TECO customers plead with Public Service Commission to reject rate hike
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05/30/13 Janelle Irwin
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Tampa Electric Company wants to raise its rates by 10% in order to meet rising costs and cover capital investments. During a meeting with the Public Service Commission in Tampa Wednesday night, people from several different groups lashed out at the proposal calling it a lavish and unnecessary pay raise for shareholders.

The rate increase would cost customers using 1000 kilowatt hours about $10 more on their monthly bill. People with large homes or higher energy needs would see a bigger increase. TECO customer service director Karen Lewis said the rate proposal submitted to the Public Service Commission in April is in response to a billion dollars in unfunded capital improvements.

“These costs are not being covered in our current rates. The $1.1 billion of investment covers things like power lines, power plant improvements …”

The TECO employee acknowledged that a rate increase won’t be popular.

“Because we all know the cost of running our households and running a business has increased, that is no different for Tampa Electric. It’s never a good time to raise rates, but even with the proposed increase, Tampa Electric will remain among the lowest in the state of Florida in terms of its rates.”

But not everyone agrees. Hillsborough County Schools Superintendent MaryEllen Elia told PSC officials who will decide whether to approve TECO’s rate proposal that some Florida Power and Light customers in Pinellas County are paying less for their electricity. She said the increase TECO is asking for would cost the Hillsborough School district more than $2 million.

“Hillsborough County is the 8th largest school district in the country – we have over 250 facilities and as you can imagine, our utility bill is large.”

Another school official reeled off a list of reasons why TECO doesn’t need more money including that they are already turning a competitive profit. P.J. Crespo is in charge of the Hillsborough school district’s energy department. He said the agency already spends nearly $40 million on energy costs.

“Again, the $2.3 million of this rate case to this district means an entire elementary school renovation that is very much needed in this district. So you can basically kiss one elementary school renovation goodbye by approving this rate case.”

Three homeowners from the Avila neighborhood in New Tampa blasted TECO for providing shoddy service. The group, including Bob Joyce, submitted into record pages upon pages of power outage records and correspondence with TECO asking them to fix the problem.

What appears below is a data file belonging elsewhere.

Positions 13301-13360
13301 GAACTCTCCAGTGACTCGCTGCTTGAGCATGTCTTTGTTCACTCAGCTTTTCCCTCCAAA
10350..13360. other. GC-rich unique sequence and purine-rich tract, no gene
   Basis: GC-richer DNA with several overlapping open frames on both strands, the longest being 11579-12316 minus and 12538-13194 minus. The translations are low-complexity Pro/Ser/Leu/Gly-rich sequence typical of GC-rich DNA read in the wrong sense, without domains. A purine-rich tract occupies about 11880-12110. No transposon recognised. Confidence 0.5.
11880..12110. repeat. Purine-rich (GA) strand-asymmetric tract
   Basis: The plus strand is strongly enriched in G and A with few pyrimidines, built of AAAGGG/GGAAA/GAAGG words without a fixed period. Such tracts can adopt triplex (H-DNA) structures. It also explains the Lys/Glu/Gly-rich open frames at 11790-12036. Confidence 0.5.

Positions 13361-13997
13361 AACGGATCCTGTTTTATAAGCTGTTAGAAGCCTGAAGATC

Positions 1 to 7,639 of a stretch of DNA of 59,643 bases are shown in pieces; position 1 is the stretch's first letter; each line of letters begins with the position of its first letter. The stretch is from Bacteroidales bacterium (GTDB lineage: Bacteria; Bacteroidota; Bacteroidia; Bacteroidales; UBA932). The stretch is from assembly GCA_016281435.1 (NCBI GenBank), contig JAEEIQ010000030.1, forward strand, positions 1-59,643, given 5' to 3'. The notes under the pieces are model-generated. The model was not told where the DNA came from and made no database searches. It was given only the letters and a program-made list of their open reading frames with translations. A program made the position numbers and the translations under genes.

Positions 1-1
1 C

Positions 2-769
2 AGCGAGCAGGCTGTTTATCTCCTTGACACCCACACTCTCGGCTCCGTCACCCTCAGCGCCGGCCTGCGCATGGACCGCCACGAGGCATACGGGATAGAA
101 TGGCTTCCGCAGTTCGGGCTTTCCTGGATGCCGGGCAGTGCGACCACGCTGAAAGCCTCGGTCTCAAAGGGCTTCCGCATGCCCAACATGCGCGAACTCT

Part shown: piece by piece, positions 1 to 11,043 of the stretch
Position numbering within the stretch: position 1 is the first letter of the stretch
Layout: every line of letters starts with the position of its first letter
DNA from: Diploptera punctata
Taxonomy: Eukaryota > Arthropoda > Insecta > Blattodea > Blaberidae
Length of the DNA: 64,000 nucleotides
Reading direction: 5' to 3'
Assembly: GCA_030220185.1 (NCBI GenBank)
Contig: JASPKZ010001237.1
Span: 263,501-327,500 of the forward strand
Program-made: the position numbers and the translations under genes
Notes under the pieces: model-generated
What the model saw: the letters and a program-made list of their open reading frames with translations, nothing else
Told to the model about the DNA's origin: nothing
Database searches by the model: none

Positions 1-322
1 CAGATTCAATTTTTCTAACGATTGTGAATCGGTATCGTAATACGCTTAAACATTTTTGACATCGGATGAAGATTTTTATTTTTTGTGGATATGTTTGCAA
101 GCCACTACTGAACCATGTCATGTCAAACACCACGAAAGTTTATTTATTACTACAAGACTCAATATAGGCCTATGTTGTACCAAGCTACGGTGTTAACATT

“There are different circuits – I think that’s the term – circuits cover different streets and our street happens to go out with unbelievable repetitiveness. Someone sneezes across the fence and the electricity goes out.”

About a dozen people who were retired or disabled lashed out at the rate proposal claiming that people on fixed incomes can’t afford even a small jump in their electric costs. Some claimed it would mean the difference between putting food on the table and buying needed prescription medication. Michele Cyr is a Tampa Bay field coordinator for the American Association for Retired People, or AARP.

“Some people are relying entirely on Social Security to make ends meet and we’re looking at shareholders, TECO shareholders who are looking to make 11.25% on return on equity and after doing a little bit of research I found that other utility shareholders around the country are lucky to make 10%. What makes them think that 11.25% is reasonable? I didn’t make 11.25% on any of my investments this year or any of the past five years due to the recession and I know that our members and those seniors who are on fixed incomes, they didn’t see an increase either.”

All of the 18 people who spoke at the public forum were opposed to any rate hike. Most criticized TECO’s request to raise their return on investment for capital projects. That part is being challenged by the Office of Public Council representing ratepayers. J.R. Kelly is an attorney working on the case. He said there are some other parts of the proposal on his radar like whether or not TECO is providing adequate service for the cost. The exact list of challenges hasn’t been finalized yet, but TECO’s request to raise the revenue limit on their storm damage reserve will likely be scrutinized.

“Now, historical storm damage costs have been minimal and TECO is approaching its current storm damage reserve limit. Within this matter they get to raise that limit. They’re currently collecting $8 million a year and they want to collect more. We’re not sure that that is a reasonable limit.”

A representative from the Florida Retail Federation also spoke against the rate hike as well as a handful of low income Tampa residents who already struggle to pay their electric bills each month. TECO provides electric service to nearly 700,000 residents in Hillsborough and parts of Polk, Pasco and Pinellas counties.





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